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Steel City FC looking to ‘polish’ after 4-2 loss to Cincinnati Sirens

CINCINNATI, OHIO — Tom Ovenden said Steel City FC needs to “polish” after their 4-2 loss to the Cincinnati Sirens on Saturday.

After only a 10-minute warm up, the match began at Lakota West High School. Steel City FC got the first goal of the match in nine minutes.

Melanie Renda, an incoming senior at Seton Hill University, scored her second goal of the season. Jansen Jamison, a former Edinboro University player and graduate, recorded the assist.

Ovenden said that despite the goal, Steel City FC started off “alright.”

“We went 1-0 up, but we weren’t playing particular well,” Ovenden said. “The other team did a good job of putting us under pressure. They loaded up the middle of the field, and it really confused us. We struggled to adapt and it broke our tempo up.”

Jamison also found her way on the score sheet for a goal herself. Jamison had Steel City FC’s final tally and lone second-half goal.

Meanwhile, Cincinnati had four goals, two apiece in each half. Jackie Esterkamp was one of the first half scorers. The former Chicago Red Stars midfielder scored the first goal for Cincinnati.

Second half goals were scored by Macy Hamblin of Northern Kentucky University and Evie Stepaniak, who has committed to Indiana University East.

Ovenden called the match a “rough day at the office.”

“We got down there and there was a few logistical problems,” Ovenden said. “We didn’t get much of a warm up. It got us off on the wrong foot. We did OK. It wasn’t particularly a good day. Sometimes it’s your day and sometimes it isn’t.”

The rough day continued for Steel City FC when Maddie Layman was shown a red card about three-quarters of the way through.

The first-year head coach for Steel City FC said the issues boiled down to not having a set rhythm.

“It was really, really challenging,” he said.

Despite the loss, Ovenden is looking forward to the next two matches. He said that Steel City FC needs to polish their play and concede fewer goals. Ovenden explained that a majority of the goals that other teams have scored against the club were due to individual mistakes.

“Playing the way that we’ve tried to play, that’s going to happen a lot in the beginning,” Ovenden explained. “This year has really been a fact-finding mission, working out the players and what we’ve got. Next year, we’ll really be able to hit the ground running. Get the schedule, know who we need to play at the right time. We need to hammer down logistical things and we’ll have a real good shot at it next year.”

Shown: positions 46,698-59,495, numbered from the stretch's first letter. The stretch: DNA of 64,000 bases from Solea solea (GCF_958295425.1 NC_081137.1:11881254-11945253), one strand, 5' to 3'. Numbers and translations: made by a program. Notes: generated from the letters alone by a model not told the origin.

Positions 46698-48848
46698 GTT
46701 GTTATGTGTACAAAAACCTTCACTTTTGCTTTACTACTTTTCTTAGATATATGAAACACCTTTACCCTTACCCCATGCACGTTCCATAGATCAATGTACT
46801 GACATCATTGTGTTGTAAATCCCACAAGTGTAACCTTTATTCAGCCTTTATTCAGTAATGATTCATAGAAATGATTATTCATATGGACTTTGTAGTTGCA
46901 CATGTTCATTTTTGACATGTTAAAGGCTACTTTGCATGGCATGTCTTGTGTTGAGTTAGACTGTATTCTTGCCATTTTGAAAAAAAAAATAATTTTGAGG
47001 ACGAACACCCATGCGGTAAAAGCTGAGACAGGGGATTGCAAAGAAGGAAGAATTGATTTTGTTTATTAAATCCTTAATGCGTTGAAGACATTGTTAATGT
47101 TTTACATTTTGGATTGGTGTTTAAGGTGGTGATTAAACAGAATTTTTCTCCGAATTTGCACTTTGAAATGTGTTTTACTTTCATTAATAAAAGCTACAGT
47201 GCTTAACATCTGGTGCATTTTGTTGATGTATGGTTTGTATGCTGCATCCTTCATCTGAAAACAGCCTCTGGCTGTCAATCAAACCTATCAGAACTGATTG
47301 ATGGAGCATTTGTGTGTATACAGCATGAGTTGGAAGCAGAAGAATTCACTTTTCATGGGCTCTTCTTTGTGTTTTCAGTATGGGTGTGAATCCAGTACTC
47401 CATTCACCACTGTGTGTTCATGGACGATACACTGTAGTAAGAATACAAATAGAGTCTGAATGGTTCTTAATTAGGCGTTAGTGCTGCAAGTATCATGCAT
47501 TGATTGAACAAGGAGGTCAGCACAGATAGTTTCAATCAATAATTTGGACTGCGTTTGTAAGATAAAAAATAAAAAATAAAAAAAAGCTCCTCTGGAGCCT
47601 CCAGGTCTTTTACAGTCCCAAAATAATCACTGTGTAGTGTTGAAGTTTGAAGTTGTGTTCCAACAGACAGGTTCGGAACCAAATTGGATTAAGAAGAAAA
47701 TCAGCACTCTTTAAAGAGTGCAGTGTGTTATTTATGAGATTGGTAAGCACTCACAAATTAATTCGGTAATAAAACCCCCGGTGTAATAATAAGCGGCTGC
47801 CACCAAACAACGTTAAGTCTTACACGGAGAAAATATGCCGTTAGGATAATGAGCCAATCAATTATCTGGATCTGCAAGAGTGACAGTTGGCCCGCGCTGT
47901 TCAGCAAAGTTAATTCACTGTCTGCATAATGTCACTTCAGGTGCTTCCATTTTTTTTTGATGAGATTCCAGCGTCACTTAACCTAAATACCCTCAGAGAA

Ovenden did note that confidence hasn’t been an issue for the team. Despite falling 3-2 to the Cleveland Ambassadors on June 15, Ovenden said Steel City FC dominated that second half so much that “I thought we were going to go in and beat this team [Cincinnati] by 10 goals.”

“We weren’t as polished as I thought we could have been,” Ovenden said. “We have to go over this and lock down what we’re trying to do. It just takes time though. It takes a lot of time to build a real good quality of playing style in the team.”

“We have the basis of how we want to play and how we want to defend, now it’s just polishing that stuff and hammering that home.”

What’s Next?

There are two matches left for Steel City FC this WPSL season.

Steel City FC will travel for one more road match against the Empire Revs on Saturday. The match will be held at Empire United Soccer Complex in West Henrietta, New York, with a kick off time of 1 p.m. EDT.

The final match of the season, against the Columbus Eagles FC, will be held the following day, July 8, at the Ellis School in Pittsburgh.

The sport of soccer is Rachael Kriger's area of expertise. Kriger covers high school and women's soccer, with occasional work with Pitt Women's Soccer. For the last five years, she has been the Color Commentator for the Pitt Women's Soccer program. Elsewhere, Kriger contributes for MLS Multiplex, part of the FanSided network. She formerly wrote for Equalizer Soccer and Last Word on Soccer. Kriger is a member of the official NWSL Media Association and the North American Soccer Reporters, serving as the NASR's President after two years in the role of Communications Director and Vice President.

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